Cleared by FDA in December 2019, the Exalt Model D is designed to eliminate the risk of infection due to ineffective reprocessing of traditional reusable duodenoscopes. Duodenoscopes are used to diagnose and treat various pancreatic and biliary conditions during endoscopic retrograde cholangiopancreatography (ERCP) procedures. Every year, more than 700,000 ERCP procedures are performed in the United States and roughly 1.5 million are completed worldwide. In 2019 FDA recommended that providers use duodenoscopes with disposable components or fully disposable devices, when available.

The Exalt Model D previously received a breakthrough device designation from FDA as well as transitional pass-through (TPT) payment by CMS, the latter of which allows for incremental device reimbursement for Medicare cases performed in the hospital outpatient setting. Also, in response to a Boston Scientific request, CMS created two unique ICD-10 procedure codes for hospitals to facilitate reporting the use of single-use duodenoscopes when used in the hospital inpatient setting beginning in October.

"Securing NTAP, in addition to TPT, for the Exalt Model D duodenoscope will support healthcare providers in accessing this device for Medicare patients – a group that represents over 40% of all ERCPs performed in the U.S. each year," said Dave Pierce, a Boston Scientific executive vice president and president of the company's MedSurg and endoscopy businnesses. "Adequate reimbursement is key for the adoption of any new technology, and this decision from CMS will help provide hospitals with the means to treat Medicare patients with this device."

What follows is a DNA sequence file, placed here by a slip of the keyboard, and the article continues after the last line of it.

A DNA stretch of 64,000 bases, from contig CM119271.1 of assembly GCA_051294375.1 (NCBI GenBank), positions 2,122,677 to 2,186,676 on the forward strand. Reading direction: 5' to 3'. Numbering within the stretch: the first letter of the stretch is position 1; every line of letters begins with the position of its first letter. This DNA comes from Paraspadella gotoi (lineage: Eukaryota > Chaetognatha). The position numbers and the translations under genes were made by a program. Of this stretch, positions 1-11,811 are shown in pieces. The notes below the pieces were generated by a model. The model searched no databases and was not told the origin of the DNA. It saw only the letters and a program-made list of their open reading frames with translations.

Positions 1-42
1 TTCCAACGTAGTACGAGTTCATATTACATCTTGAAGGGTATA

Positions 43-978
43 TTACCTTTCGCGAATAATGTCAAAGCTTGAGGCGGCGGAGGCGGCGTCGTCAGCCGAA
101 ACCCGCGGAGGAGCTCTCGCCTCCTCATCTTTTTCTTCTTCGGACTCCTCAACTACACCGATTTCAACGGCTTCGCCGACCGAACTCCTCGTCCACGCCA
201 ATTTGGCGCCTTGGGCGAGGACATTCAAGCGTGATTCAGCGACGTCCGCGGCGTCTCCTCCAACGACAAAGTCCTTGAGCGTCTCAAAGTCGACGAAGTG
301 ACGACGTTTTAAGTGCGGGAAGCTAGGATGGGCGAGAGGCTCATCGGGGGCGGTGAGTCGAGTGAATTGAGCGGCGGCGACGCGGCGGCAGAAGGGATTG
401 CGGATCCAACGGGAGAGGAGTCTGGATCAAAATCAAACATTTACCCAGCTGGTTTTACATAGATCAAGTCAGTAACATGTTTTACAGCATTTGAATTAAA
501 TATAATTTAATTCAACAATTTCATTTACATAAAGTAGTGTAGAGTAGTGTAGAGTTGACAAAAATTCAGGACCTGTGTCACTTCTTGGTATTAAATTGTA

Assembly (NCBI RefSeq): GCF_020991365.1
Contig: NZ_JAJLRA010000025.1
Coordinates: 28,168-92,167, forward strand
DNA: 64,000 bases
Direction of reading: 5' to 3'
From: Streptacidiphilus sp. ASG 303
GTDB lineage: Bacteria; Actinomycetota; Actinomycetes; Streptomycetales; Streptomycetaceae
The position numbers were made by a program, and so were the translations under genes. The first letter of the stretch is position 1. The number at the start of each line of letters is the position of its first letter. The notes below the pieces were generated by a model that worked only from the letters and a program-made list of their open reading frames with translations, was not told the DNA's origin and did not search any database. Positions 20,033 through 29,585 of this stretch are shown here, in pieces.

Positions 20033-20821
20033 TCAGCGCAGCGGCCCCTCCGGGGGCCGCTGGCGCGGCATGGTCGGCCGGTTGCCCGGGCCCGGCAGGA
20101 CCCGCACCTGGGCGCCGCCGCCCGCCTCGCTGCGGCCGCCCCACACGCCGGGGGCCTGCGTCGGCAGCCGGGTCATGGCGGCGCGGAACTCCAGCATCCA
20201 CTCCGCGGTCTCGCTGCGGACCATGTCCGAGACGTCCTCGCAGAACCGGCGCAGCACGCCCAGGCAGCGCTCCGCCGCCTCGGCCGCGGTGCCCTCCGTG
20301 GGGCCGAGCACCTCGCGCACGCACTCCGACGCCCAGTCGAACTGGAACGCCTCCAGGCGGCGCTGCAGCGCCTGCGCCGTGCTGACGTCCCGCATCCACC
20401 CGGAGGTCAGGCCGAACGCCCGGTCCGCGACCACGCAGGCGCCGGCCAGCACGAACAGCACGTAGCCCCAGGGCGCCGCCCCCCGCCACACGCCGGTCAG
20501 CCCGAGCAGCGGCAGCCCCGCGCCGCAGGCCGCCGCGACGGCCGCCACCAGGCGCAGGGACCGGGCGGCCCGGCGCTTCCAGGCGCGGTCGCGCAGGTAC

Cerus also won a new technology add-on payment for its Intercept Fibrinogen Complex (IFC). The NTAP for patients receiving IFC for control of massive bleeding associated with fibrinogen deficiency is in addition to existing Medicare payment corresponding to the Medicare severity diagnosis-related group (MS-DRG) assigned for each inpatient stay. CMS indicated that the NTAP will apply when the patient's cost of care exceeds the MS-DRG payment.

“CMS’ issuance of an NTAP for IFC will support Medicare beneficiary and provider access to this innovative new blood product designed to address urgent, life-threatening bleeding events in the inpatient setting,” said Jessica Hanover, PhD, Cerus’ vice president of corporate affairs. “We applaud CMS for their decision to provide this incremental payment for IFC. The need for effective tools to help clinicians manage bleeding events is critical. When minutes matter in the life-saving care of a bleeding patient, having the convenience of IFC with its five-day post-thaw shelf will enable many hospitals to have improved access.”

CMS also granted a NTAP for Medtronic's Harmony transcatheter pulmonary valve system. FDA approved the Harmony system earlier this year, marking the world's first non-surgical heart valve to treat pediatric and adult patients with a congenital heart disease. The Harmony system offers a less invasive option to treat patients with a native or surgically-repaired right ventricular outflow tract, the part of the heart that carries blood out of the right ventricle to the lungs. The device is designed for patients who have severe pulmonary valve regurgitation (blood leaking backward into the right lower chamber of the heart), a condition that often results from congenital heart disease.

About the Author(s)

Amanda Pedersen

Amanda Pedersen is a veteran journalist and award-winning columnist with a passion for helping medical device professionals connect the dots between the medtech news of the day and the bigger picture. She has been covering the medtech industry since 2006.